When Work-Around Isn't Working


<em>Women are masters of accomodation. When life hands us lemons, we make an absolutely breathtaking lemon mousse. Are women problem-solvers, you ask?</em>

Women are masters of accomodation. When we see an obstacle, we dedicate ourselves to the task of figuring out how to get over, under or through it. When life hands us lemons, we make an absolutely breathtaking lemon mousse, wow-ing the neighbors at the annual block party. Are women problem-solvers, you ask? How can you even ask the question? As Carmela Soprano would say, Fuhgeddaboutit. We've got an answer for everything.

But this strength of ours can be a weakness. Wherever I go around the U.S. and abroad, I talk to absolutely brilliant businesswomen who have figured out elaborate solutions to problems they face at work. I'm talking about work-arounds: ways to deal effectively with obstacles, mostly man-made, that could keep these women from doing their best work, serving clients, or taking care of themselves and their families. Masters of clever solutions, we're also the Iron Chefs of work-arounds. We always figure out how to make a mouth-watering lemon chiffon out of the lemons life hands us, no matter how bare the cupboard. But is this always a good thing?

I talked to a friend this week, an old colleague of mind who works these days for a fear-ful boss. You know the type: won't make a decision, won't do the difficult things needed to move the company forward, and can't handle conflict of any kind. What happens? My friend does her best to run the company from backstage. She's good at it. People trust her, rely on her and look to her for guidance. Not only does she not get credit for these behind-the-scenes activities - she does them stealthily, so as not to upset her insecure boss! She's a master at the workaround. Every day, people benefit from her accomodation skills. But do they attack the underlying problem?

Another WorldWIT person in the UK is an attorney. She works in a law firm, cleaning up messes for more senior solicitors and calming the clients her colleagues have upset. She's a heroine, every day - but the bad stuff goes on, as her oblivious workmates forge ahead with their bull-in-a-china-shop client-handling tendencies. So the firm's clients benefit from her light touch. Does she also enable more bad behavior, by cleaning up all the damage her partners do?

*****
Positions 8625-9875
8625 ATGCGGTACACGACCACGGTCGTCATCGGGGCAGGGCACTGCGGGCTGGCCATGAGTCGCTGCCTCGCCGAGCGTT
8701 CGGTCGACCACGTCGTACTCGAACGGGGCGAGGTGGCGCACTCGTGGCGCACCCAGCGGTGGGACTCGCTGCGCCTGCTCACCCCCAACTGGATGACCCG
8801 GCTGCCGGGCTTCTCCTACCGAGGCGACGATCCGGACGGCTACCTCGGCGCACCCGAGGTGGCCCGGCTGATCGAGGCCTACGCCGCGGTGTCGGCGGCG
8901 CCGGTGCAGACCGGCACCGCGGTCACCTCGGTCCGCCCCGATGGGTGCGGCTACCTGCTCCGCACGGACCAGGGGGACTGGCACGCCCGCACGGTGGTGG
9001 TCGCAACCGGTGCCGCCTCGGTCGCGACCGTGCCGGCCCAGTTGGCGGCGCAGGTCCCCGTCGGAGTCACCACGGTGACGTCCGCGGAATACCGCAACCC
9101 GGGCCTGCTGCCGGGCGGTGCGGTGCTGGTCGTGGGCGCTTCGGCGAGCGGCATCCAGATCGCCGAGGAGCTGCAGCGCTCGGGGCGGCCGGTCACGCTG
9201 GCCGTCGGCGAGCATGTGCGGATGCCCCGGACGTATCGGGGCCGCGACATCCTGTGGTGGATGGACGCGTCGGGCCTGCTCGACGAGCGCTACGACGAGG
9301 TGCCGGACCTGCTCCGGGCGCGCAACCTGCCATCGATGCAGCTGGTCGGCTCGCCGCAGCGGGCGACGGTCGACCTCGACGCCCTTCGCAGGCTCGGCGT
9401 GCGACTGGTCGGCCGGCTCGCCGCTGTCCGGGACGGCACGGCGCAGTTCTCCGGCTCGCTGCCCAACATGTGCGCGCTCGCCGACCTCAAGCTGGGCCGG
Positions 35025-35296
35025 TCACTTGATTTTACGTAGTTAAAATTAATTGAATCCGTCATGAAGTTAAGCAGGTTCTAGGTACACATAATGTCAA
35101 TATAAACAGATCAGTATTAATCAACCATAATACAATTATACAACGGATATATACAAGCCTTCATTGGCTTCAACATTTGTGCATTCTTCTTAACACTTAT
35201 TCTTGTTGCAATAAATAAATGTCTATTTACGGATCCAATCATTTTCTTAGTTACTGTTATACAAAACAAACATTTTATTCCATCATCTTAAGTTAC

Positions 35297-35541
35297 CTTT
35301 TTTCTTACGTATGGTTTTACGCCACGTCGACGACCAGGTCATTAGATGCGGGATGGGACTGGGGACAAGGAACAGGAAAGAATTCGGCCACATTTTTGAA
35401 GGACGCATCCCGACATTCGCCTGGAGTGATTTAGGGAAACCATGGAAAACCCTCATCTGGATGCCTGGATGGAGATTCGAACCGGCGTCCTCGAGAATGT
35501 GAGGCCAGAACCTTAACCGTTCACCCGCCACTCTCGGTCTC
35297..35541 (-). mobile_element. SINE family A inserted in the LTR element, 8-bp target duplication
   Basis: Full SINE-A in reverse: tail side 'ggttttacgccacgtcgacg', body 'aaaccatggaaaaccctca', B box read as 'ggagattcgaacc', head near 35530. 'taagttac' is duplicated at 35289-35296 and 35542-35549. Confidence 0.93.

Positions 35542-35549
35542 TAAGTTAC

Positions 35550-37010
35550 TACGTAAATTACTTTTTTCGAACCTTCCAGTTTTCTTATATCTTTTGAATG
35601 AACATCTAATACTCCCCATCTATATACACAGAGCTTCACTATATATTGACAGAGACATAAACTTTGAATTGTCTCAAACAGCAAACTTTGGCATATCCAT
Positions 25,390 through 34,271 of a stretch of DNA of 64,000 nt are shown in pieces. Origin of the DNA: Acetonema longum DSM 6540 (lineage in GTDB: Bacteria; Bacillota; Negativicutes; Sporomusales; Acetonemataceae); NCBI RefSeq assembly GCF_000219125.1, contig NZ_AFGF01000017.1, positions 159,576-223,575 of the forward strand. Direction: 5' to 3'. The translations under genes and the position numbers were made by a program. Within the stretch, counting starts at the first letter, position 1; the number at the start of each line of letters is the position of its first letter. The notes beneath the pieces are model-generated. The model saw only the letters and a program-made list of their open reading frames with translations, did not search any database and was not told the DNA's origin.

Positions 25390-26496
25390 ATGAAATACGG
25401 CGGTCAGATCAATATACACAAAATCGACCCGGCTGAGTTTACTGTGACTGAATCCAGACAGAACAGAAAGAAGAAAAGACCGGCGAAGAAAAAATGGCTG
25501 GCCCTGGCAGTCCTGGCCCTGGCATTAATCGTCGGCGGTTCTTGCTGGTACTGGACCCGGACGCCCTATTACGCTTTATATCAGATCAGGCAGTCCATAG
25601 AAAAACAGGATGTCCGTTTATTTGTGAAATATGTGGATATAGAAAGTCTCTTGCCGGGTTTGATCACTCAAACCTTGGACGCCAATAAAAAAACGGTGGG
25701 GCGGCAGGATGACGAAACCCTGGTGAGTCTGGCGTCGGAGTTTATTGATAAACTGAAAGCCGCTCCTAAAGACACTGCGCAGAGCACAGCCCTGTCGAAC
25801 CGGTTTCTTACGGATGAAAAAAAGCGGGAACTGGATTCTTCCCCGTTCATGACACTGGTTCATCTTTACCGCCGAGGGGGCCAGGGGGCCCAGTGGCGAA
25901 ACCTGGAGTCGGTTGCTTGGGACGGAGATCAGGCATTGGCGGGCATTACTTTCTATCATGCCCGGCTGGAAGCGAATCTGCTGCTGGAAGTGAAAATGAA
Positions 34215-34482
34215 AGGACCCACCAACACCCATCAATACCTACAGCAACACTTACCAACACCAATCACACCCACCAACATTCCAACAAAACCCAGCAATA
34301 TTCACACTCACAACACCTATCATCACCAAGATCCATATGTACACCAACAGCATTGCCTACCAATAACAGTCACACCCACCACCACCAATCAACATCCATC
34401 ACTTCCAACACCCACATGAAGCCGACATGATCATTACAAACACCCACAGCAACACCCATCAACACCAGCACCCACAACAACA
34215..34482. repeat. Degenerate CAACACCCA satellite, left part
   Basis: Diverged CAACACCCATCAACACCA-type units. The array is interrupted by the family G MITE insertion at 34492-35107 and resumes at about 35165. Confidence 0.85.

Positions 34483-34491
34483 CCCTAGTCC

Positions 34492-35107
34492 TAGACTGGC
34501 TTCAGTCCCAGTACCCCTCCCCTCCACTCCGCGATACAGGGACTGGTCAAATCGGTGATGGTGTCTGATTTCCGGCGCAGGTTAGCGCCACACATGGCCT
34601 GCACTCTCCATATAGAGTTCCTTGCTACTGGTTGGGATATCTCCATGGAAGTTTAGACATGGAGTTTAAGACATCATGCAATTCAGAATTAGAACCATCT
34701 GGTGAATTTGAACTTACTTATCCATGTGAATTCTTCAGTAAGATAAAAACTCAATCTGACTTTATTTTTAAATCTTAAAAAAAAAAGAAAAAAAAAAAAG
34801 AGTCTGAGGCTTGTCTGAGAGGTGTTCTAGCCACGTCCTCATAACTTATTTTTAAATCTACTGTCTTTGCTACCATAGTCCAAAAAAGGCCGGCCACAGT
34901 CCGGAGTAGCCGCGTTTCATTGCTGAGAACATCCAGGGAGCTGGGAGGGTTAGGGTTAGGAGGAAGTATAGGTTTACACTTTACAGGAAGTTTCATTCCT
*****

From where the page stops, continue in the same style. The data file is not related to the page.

I wonder whether the work-arounds we devise at work do as more harm than good. When we figure out a clever way to be helpful or fast or smart or productive despite silly human obstacles, we undoubtedly help our employers. (And if we're in charge, we help our business and financial prospects, too.) But when we work around rather than straight through a political, communication or human-relations issue, we also dignify it. We acknowledge that the problem itself is too tough to tackle, by creating a system to lessen its impact rather than to solve it outright.

I wonder whether we'd be better off sometimes saying "This isn't working," and naming the real problem. We know we can find one, two or half-a-dozen brilliant work-arounds for any problem thrown at us. The bigger question is, can we decide to stand right up to it? Can we say "It was dishonest to communicate to our client that way," or "The employees don't trust you" or "I can't be party to that anymore"? It's riskier than the work-arounds we're so good at. But don't our elaborate schemes and solutions make us part of the problem, the part that says "I'll just spend all my time creating ways to get work done in spite of this bad stuff" rather than tackling it head-on?

It's fun to hear these stories of wily women using their brains to work around obstacles in their paths. But that's a time-honored tradition. What if we started a new tradition, of women saying "That doesn't work for me" and making honest dealing a condition of our employment (or client relationship, or what have you)? What if we re-wrote the terms, to say "I won't stand for that" rather than working behind the scenes to mitigate the damage? We have so much power - what if we decided that using it to lessen the impact of bad actors was way, way less important than using our power to root out the bad stuff altogether?

I'm not saying that telling truth to power is easy or fun. You might get a professional black eye or lose a job, a client or a mentor over it. But where's the triumph in women succeeding at business on someone else's terms? We can do better. We can move beyond cleaning up other people's messes, to creating a mess-free zone around us and expanding it. Don't you think so?

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<strong>About the Author</strong>
Liz has over 20 years experience in managing high-growth organizations, she lectures nationally and writes about working and managing in the digital economy. If you're looking for advice or have questions related to your job, just ask Liz! You can email Liz at lizryan@worldwit.org.


You know the saying: There's a woman behind every man's success? This just goes to show that women like these, powers-behind-the-throne types, have to stop coddling their colleagues and bosses. If they made mistakes let 'em clean up after themselves. You're not keeping house anymore.

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